super mario minus world

Sub-Worlds in Horror

Since I’m noticing trends these days (and why not, I’ve got nothing to do but stare at the ceiling while contemplating civilization and life and the meaninglessness of time), here’s another one.

Is it just me or is there a thing about horror movies and thrillers hinging on some kind of subworld? Especially since the year 2000. Stranger Things has the “Upside Down”. Insidious has the “Further”. Coraline has the world of the “Other Mother”. Get Out has the “Sunken Place”. Even Us had a subworld with its secret lab maze under the carnival. I didn’t see Don’t Blink, but I guess that has some kind of Bermuda Triangle thing going on. And there’s the room in 1408, although I think that might just be haunted.

I know alternate dimensions are nothing new in speculative fiction, but it seems horror especially has been using this as a trope lately. Why? Usually horror movies prey on fears that consume us in our current society. But I’m not sure which one this is or why it’s coming up now. Is it preying on the fear that there’s some kind of other society that we know nothing about that could rise up and invade any time?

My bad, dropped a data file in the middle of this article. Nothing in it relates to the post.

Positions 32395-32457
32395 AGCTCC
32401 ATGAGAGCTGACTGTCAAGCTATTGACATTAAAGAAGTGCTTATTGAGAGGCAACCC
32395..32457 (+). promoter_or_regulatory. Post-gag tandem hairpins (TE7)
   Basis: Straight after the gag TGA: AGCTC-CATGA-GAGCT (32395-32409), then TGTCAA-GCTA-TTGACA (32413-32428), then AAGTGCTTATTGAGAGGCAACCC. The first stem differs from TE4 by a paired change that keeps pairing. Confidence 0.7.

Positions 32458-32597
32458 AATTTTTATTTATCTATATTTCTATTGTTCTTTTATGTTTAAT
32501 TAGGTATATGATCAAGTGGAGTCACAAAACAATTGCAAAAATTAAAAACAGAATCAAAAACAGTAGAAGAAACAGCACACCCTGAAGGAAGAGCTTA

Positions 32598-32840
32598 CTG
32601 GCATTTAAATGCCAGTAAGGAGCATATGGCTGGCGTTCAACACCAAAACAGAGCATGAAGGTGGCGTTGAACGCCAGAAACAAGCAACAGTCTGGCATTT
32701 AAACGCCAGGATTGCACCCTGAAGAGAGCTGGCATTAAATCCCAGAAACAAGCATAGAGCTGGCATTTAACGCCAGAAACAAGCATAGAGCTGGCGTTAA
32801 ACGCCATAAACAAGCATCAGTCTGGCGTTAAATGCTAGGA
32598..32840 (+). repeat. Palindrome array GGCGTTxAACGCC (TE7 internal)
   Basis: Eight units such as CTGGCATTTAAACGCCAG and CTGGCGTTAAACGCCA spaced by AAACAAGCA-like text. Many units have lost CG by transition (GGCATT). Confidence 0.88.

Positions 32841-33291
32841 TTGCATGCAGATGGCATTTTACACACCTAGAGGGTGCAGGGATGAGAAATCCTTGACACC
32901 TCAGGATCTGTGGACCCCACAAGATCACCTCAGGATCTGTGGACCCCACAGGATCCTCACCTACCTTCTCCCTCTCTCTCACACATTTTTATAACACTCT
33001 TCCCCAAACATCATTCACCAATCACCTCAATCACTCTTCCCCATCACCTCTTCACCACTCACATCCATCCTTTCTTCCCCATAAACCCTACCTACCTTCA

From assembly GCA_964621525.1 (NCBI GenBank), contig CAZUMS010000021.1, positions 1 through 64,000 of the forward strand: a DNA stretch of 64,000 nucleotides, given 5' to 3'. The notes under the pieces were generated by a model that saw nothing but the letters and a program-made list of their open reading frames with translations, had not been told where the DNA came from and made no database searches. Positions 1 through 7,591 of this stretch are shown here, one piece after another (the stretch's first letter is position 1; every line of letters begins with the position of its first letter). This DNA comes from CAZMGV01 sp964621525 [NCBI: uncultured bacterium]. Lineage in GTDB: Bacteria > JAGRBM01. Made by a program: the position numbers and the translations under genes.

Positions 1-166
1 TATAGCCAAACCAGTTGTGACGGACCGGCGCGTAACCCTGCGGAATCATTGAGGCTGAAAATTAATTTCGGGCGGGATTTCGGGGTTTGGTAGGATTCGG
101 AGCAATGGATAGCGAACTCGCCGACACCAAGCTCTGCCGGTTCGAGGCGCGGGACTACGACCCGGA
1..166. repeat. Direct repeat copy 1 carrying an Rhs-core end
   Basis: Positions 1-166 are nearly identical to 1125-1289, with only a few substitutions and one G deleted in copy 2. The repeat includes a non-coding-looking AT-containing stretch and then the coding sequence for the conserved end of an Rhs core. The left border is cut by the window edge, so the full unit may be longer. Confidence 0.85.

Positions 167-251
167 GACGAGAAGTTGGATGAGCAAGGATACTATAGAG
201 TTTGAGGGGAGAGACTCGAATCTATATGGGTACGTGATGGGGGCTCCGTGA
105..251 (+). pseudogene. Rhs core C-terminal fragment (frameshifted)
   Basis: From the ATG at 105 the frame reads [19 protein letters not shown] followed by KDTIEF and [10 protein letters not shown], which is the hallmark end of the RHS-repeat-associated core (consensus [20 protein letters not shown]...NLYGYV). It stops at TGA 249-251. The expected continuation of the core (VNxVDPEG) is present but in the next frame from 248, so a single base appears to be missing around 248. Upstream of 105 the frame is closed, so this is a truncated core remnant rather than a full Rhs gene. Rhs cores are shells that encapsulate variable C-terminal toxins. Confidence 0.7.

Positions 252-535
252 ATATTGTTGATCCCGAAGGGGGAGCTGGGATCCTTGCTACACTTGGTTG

Is it rooted in climate change? The “Upside Down” does look pretty polluted.

Is it manipulation? In both Get Out and Coraline, the extra dimension is used as a way to placate the victim, luring them somewhere so the bad guy can parastically use them.

Is it… is it… ghosts? I’m sorry, I can’t think of anything for Insidious. That movie was so stupid (and the impetus for this article) I had to write something about it. I mean, the bad guy is called “lipstick-faced demon”.

Lanterns helpfully provided at the entrance to extra non-corporeal dimensions

Aren’t we a little old and jaded to be scared of “demons” and “ghosts” anymore? Didn’t Buffy put that whole genre to rest? Nowadays, horror’s family-oriented (The VVitch, The Babadook, Us, A Quiet Place) or functional relationships (It Follows, Get Out). Not ghosts and goblins.

Or maybe it’s just me who’s old and jaded. I’m so jaded Indiana Jones tried to steal me to put in a museum.

get out sunken place

Eric Juneau is a software engineer and novelist on his lunch breaks. In 2016, his first novel, Merm-8, was published by eTreasures. He lives in, was born in, and refuses to leave, Minnesota. You can find him talking about movies, video games, and Disney princesses at where he details his journey to become a capital A Author.

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